The following pics in order are intake fan inside grow room (second pic).


evrything is looking good so far, my onlysuggestion would be to move your centre divider more to one side. your flowering area will need to be bigger than the veg area.
cheers mountainman 1


Holy Mountain, Man, you see my next design flaw.
I figured that one out on my second more successful grow.
I’ll follow up with that idea shortly.


Exhaust ducting inside (the grow room - third pic)
Exhaust fan and ducting (fourth pic)


No way you can connect that ventilation to the building’s hvac system? With that you’d have automatically controlled air (75°F+/-?) with the added bonus of all CO2 exhaled by people in the building. You would aid the air in the building for humans because the plants would produce oxygen (unless you’re adding high levels of CO2).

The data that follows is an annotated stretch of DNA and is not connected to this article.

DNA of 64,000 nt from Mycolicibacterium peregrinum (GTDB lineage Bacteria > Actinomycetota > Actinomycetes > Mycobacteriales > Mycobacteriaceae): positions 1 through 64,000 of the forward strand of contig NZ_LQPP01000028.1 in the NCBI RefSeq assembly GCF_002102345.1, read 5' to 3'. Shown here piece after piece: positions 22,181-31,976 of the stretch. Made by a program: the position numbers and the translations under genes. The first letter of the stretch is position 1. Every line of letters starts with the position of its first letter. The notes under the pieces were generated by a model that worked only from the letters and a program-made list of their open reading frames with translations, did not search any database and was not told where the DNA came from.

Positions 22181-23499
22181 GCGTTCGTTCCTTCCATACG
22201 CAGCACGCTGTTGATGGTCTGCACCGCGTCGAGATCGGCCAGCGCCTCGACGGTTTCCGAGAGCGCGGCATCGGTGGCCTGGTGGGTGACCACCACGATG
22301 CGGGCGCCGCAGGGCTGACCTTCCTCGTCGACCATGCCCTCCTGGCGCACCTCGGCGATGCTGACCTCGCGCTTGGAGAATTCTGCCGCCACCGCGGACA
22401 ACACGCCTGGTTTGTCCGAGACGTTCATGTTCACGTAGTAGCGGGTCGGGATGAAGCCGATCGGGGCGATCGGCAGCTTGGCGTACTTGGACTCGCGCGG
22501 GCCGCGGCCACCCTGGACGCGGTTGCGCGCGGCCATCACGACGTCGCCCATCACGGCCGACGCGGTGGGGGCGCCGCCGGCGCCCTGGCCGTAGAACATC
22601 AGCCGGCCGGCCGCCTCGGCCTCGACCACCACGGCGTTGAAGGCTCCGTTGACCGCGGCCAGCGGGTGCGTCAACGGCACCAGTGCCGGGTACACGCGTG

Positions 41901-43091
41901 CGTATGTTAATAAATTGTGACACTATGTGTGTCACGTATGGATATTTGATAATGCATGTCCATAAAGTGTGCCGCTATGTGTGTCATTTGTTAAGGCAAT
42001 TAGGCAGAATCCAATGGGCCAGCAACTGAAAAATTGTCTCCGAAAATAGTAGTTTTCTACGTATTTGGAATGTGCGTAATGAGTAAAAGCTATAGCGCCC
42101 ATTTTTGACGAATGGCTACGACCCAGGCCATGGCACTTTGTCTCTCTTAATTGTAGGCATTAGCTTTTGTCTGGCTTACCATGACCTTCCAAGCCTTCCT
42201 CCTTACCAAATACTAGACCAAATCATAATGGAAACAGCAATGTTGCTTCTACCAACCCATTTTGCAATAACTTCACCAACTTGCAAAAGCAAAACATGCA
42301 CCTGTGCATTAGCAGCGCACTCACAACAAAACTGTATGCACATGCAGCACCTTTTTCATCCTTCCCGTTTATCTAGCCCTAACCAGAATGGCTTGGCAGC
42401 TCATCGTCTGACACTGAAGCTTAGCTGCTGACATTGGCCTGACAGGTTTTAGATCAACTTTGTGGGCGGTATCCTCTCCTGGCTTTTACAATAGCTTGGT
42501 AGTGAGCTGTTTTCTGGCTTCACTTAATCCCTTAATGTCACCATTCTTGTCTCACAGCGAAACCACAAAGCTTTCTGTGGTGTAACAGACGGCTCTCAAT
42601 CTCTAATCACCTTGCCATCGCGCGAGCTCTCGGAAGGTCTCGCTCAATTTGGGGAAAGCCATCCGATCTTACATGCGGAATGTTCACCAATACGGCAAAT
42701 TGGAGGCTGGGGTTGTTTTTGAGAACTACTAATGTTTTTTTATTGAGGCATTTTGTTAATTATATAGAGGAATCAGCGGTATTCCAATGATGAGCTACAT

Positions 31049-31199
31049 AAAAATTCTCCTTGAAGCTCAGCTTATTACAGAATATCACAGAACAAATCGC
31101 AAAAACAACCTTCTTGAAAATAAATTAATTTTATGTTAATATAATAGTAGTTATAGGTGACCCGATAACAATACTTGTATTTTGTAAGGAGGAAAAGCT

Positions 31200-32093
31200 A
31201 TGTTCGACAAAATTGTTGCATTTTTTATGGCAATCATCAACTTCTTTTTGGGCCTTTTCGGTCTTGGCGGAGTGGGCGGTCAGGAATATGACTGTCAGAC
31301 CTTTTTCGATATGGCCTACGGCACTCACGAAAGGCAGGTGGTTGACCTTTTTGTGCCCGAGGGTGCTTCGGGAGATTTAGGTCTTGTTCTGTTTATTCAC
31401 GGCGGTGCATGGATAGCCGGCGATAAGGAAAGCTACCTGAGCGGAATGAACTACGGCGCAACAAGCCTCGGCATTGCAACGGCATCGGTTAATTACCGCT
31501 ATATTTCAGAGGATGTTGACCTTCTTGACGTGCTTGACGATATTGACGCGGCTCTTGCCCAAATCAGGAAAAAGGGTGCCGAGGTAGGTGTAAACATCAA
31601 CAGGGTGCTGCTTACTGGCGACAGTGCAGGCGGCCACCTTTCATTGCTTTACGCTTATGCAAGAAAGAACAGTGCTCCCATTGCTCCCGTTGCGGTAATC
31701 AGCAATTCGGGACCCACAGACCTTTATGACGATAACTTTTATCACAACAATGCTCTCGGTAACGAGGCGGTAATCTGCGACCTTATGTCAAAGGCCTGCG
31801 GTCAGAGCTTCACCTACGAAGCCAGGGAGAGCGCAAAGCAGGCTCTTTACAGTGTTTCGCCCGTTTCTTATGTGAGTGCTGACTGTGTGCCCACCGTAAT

You’d have to duct into both a feed & a return of the hvac system but you could add that big fan of yours right into the return ductwork. You’d have an excellent ventilation system that steals almost nothing from the hvac system.

I’m an admitted Noob on this board and I really screwed up my first post because I didn’t understand picture loading.

Back to the evolution.

My first grow was an attempt at Nutrient Film Technique ((NFT).
I will say this, it was way too complicated for a first (serious) try at indoor Gardening.
This was also my first attempt at hydroponics.